The first thought that comes to mind is, valid as those intentions are and clearly important for you to achieve, they can be pulled off at any other time of the year like the 4th March, 17th July or 1st of November… why wait ’till the 1st of January of any given year to accomplish something that you feel is harmful or objectionable to you? However, some individuals do fulfil what they’ve set out to do… Well done and good for you! But it’s true to say so many other challengers’ plans fall by the wayside. For them I suppose, it was a meagre attempt, ending up as a bit of fun to recount to family and friends.

Perhaps the whole endeavour is an act of stoicism on your part, or a simple dare. Alternatively, how about thinking about your promise, pledge, or ‘resolution’ during the run-up to Christmas and choose something that would really make a difference to what could be described as our day-to-day failings in the way we deal with circumstances, having predetermined ideas about others, and all sorts of things.

Why wait till the 1st of January?

So how about trying one or more of these:

This year I’m going to… be a better listener, accepting the other point of view whether you think it’s right or wrong but giving the other person a chance to explain and really trying hard, if need be, to see where they’re coming from, consequently having a better understanding of their view.

This year I’m going to… try hard to have more patience and not ‘lose it’, hold back, and give things a chance.

This year I’m going to… be more considerate and take on board other people’s needs: not parking indiscriminately, moving to one side when chatting to others not blocking the way on our busy Main Street and other minor and not-so-minor inconsiderate actions.

This year I’m going to… regularly take on a ‘good deed’ which will make me feel good and be of great benefit to, for example, those living alone, affording them a few minutes of your time by knocking on their door chatting for a couple of minutes and offering to run an errand for them, or go and visit someone in hospital who may be from abroad with no family or friends.

This year I’m going to… be more willing to push headstrong opinions to one side when it comes to any specific, unpleasant state of affairs within the family or amongst friends and be brave, stand up to the plate and break the impasse for the benefit of all. Get rid of the macho stance of brinkmanship like “I’m not giving in, why don’t they?”.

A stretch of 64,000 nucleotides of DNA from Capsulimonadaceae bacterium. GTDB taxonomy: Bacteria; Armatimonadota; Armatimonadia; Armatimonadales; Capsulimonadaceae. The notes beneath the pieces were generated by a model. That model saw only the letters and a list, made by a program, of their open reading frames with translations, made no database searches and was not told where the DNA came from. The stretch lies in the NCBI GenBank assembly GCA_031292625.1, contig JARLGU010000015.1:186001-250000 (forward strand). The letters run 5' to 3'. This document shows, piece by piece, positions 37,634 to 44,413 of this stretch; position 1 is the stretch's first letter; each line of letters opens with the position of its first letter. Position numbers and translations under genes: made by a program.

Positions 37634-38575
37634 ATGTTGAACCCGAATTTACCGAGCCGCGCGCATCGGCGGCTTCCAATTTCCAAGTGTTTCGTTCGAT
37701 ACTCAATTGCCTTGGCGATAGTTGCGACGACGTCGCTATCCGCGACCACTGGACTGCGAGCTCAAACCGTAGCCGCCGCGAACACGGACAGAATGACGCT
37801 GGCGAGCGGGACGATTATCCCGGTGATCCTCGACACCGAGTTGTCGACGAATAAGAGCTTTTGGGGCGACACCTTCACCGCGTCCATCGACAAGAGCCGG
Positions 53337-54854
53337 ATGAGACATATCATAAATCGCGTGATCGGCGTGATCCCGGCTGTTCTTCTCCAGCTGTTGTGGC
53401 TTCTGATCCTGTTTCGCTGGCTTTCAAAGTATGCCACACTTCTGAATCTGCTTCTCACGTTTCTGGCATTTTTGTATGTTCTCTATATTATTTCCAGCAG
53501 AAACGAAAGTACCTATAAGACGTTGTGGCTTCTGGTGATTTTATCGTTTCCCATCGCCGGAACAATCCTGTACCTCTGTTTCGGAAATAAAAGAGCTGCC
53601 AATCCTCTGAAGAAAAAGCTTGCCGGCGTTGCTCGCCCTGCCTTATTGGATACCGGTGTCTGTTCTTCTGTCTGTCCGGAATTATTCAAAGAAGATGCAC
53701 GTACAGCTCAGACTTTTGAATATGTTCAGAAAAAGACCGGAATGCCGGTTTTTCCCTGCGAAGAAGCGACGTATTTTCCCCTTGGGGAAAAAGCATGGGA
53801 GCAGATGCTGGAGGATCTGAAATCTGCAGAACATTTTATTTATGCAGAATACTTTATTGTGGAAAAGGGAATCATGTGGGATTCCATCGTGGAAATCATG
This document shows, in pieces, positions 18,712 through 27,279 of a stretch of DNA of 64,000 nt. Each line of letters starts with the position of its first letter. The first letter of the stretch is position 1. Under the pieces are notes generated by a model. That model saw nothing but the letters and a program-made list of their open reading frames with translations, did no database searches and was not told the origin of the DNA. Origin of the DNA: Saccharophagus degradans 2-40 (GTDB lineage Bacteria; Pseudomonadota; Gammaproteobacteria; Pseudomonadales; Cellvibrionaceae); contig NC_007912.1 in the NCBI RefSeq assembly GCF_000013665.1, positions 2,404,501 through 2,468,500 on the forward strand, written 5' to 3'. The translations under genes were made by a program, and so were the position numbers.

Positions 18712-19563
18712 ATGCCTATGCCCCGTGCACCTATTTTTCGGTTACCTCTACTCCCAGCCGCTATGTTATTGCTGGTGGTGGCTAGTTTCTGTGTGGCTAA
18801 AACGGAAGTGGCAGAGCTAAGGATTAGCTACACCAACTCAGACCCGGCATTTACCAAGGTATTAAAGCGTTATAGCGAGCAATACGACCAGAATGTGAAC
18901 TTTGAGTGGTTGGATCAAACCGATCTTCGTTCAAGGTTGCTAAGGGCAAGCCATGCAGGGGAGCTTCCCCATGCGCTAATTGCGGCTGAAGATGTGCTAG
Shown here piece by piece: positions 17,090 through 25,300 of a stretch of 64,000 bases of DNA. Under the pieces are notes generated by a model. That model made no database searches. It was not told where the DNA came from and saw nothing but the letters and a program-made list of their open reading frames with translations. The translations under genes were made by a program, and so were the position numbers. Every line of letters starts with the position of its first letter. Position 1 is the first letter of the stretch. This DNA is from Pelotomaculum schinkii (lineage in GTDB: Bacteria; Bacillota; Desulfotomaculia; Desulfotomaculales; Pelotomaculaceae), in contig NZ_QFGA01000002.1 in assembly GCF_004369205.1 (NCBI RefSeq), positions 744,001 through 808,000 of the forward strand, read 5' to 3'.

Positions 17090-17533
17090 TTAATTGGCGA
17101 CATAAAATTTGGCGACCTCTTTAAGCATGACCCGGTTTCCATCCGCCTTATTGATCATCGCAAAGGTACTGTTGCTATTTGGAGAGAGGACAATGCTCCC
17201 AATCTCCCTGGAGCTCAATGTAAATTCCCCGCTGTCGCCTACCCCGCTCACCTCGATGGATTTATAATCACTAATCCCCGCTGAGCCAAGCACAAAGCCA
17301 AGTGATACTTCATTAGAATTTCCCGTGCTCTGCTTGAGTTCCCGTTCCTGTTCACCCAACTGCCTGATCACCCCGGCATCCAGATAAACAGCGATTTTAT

This year I’m going to… try my hardest not to be so self-opinionated about which I know some family members and friends think I am; stop always wanting to be right.

This year I’m going to be… more tolerant of people from other nations and not tarnishing those from certain countries with the same brush. Talk to those from different cultures with a view to equip yourself with a better understanding of what they’re all about. Make up your mind about people on a one-to-one level and forget about what colour they are, religion they practice or part of the world they’re from.

And what if this year I’m going to… stop claiming, “Oh, you know what they say about priests, churchgoers, the Yacht Club lot (los del peesh), the wealthy, politicians and the homeless sleeping in the street”. I’m not going think of them as bad people simply because some maybe corrupt, immoral or they far from practice what they preach. Their profession or status doesn’t label them unworthy.

This year I’m not going to… think of those with a glum face who perhaps find it difficult to say, “Good morning” and don’t say much as, antipatico. They may have something on their mind or are just shy. You could say they’re not very simpatico, but that doesn’t necessarily mean they’re antipatico (displeasing). Also, a common one is that you should never judge the book by its cover. I’ve had experiences of that one and realised you could be so wrong. It happens quite often: having preconceived and sometimes very rigid opinions about someone which often turn out to be wrong.

This year I’m not going to… use the ‘hate’ word, especially about people, and even when it refers to the less important silly, obvious platitudes: “Oh how I hate queuing”, or “I hate being caught in the rain!”. Let me ask, who enjoys queuing or being caught in a downpour? So, forget the hate word, it’s not very nice, especially when referring to someone.

Assumptions, assumptions, assumptions – don’t entertain them!

And we come to my favourite which we must all really, really try to eradicate from our minds. This year I’m truly, truly going to stop… making assumptions about people and situations! This one’s rampant and when helped along by social media it becomes an epidemic. So many of us are guilty of this and it’s made worse by the conviction with which some express their misguided views on any particular issue or person. It’s expressed as a given, because they’ve been told by someone who claims to be a bona fide source, because the person who told him or her knows etc… ‘Lo saben de Buena tinta’, a watertight origin or stool pigeon which later turns out to be a predetermined, misguided, fixed opinion in the storyteller’s mind. And in the end turns out to be erroneous and very wide off the mark, hence this one should be top of the list for those to whom it applies. Assumptions, assumptions, assumptions – don’t entertain them!

So, whilst attempting to cut out your smoking habit, trying to lose weight, and cutting down on lovely chocolate consumption, why not try one of the above? Whatever you attempt, may Lady Luck accompany you. I raise my glass of bubbly, commending your efforts!